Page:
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The Importance of Feeling Adequately Heard by Adults and Enjoying Time with Family in Relation to Children’s Subjective Well-Being

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  • Mari Corominas

    (University of Girona
    Barcelona Institute of Childhood and Adolescence (IIAB) on the Barcelona Institute of Regional and Metropolitan Studies (IERMB))

  • Mònica González-Carrasco

    (University of Girona)

  • Ferran Casas

    (University of Girona)

Abstract

It is essential to take children’s subjective well-being (SWB) into account to give attention to children’s lives. The aim of this article is to analyse children’s SWB according to domain-based indicators of the cognitive component of SWB and indicators of the affective component of SWB, as well as indicators of interpersonal relationships in different contexts and activities outside school, besides sociodemographic and educational characteristics. This is developed though the answers of a probabilistic sample of children from Barcelona city in 2017 (mean age = 10.74) to an adapted preliminary version of the third International Survey of Children’s Well-Being, promoted by the Children’s Worlds project, which includes the Children’s Worlds Subjective Well-Being Scale (CW-SWBS), based on the Student Life Satisfaction Scale by Huebner (School Psychology International, 12, 231–243, 1991). It is found that, although children typically do high evaluations of their lives, children’s SWB is even higher when children display better scores in domain-based cognitive SWB and affective SWB (55.07% and 42.75% of the CW-SWBS-5′ variability is explained, respectively), as well as of interpersonal relationships (39.42%). Activities outside school (11.52%) and sociodemographic and educational characteristics (4.76%) seem to have low but critical contributions to children’s SWB. Therefore, promoting better evaluations of cognitive domains (especially feeling adequately heard by adults) and enjoying relationships (especially with family members) both could improve all children’s lives. Furthermore, activities outside school, and in particular sociodemographic and educational characteristics, both could be used to identify children in vulnerable situations.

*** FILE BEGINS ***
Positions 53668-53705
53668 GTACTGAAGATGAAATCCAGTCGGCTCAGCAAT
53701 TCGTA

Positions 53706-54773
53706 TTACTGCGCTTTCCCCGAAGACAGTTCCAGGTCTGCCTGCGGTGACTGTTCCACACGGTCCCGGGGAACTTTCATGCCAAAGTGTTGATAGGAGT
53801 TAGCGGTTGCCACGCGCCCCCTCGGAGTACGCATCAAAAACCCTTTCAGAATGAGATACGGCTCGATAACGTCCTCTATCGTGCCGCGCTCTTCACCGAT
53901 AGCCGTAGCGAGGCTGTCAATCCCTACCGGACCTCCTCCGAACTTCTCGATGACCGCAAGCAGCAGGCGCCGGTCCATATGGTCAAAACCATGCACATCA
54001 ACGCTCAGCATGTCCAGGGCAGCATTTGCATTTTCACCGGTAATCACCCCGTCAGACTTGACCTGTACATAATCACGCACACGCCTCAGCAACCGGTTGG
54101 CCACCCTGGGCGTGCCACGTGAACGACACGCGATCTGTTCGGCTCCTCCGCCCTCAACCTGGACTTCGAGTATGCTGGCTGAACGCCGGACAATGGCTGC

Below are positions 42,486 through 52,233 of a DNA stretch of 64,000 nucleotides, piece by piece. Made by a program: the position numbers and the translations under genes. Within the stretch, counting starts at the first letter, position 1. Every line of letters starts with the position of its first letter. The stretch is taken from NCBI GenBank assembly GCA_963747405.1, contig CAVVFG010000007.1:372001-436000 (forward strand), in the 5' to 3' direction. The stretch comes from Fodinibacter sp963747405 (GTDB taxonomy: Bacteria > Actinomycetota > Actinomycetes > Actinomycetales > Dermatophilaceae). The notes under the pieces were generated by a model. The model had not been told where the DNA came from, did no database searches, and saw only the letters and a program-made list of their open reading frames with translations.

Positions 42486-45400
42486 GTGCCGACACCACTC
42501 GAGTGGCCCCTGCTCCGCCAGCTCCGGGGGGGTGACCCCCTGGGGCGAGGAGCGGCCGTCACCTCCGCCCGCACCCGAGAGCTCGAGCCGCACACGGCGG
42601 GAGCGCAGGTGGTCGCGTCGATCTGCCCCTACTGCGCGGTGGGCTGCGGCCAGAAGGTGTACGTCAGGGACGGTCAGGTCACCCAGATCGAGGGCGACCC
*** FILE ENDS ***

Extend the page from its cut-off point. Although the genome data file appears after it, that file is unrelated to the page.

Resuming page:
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  • Mari Corominas & Mònica González-Carrasco & Ferran Casas, 2020. "The Importance of Feeling Adequately Heard by Adults and Enjoying Time with Family in Relation to Children’s Subjective Well-Being," Child Indicators Research, Springer;The International Society of Child Indicators (ISCI), vol. 13(1), pages 193-214, February.
  • Handle: RePEc:spr:chinre:v:13:y:2020:i:1:d:10.1007_s12187-019-09680-0
    DOI: 10.1007/s12187-019-09680-0
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    3. Natallia Sianko & Migena Kapllanaj & Mark A. Small, 2021. "Measuring Children’s Participation: a Person-Centered Analysis of Children’s Views," Child Indicators Research, Springer;The International Society of Child Indicators (ISCI), vol. 14(2), pages 737-767, April.
    4. Ferran Casas & Lívia Bedin & Mònica González-Carrasco & Jorge Castellá Sarriera & Jaime Alfaro, 2022. "Rights and overall life satisfaction of 10- and 12-year-old children in three countries," Child Indicators Research, Springer;The International Society of Child Indicators (ISCI), vol. 15(2), pages 487-509, April.
    5. Jennifer Keller & Jean Kayira & Louise Chawla & Jason L. Rhoades, 2023. "Forest Bathing Increases Adolescents’ Mental Well-Being: A Mixed-Methods Study," IJERPH, MDPI, vol. 21(1), pages 1-24, December.
    6. Ihsana Sabriani Borualogo & Ferran Casas, 2023. "Sibling Bullying, School Bullying, and Children’s Subjective Well-Being Before and During the COVID-19 Pandemic in Indonesia," Child Indicators Research, Springer;The International Society of Child Indicators (ISCI), vol. 16(3), pages 1203-1232, June.
    7. Corominas, Mari & González-Carrasco, Mònica & Casas, Ferran, 2021. "Analyzing factors for an optimum play environment through children’s subjective well-being indicators," Children and Youth Services Review, Elsevier, vol. 122(C).
    8. Moreira, Aline Lopes & Yunes, Maria Angela Mattar & Martins, Leonardo Fernandes, 2023. "Children's subjective well-being and the protective role of friendships, school satisfaction and neighborhood in the face of peer victimization," Children and Youth Services Review, Elsevier, vol. 155(C).

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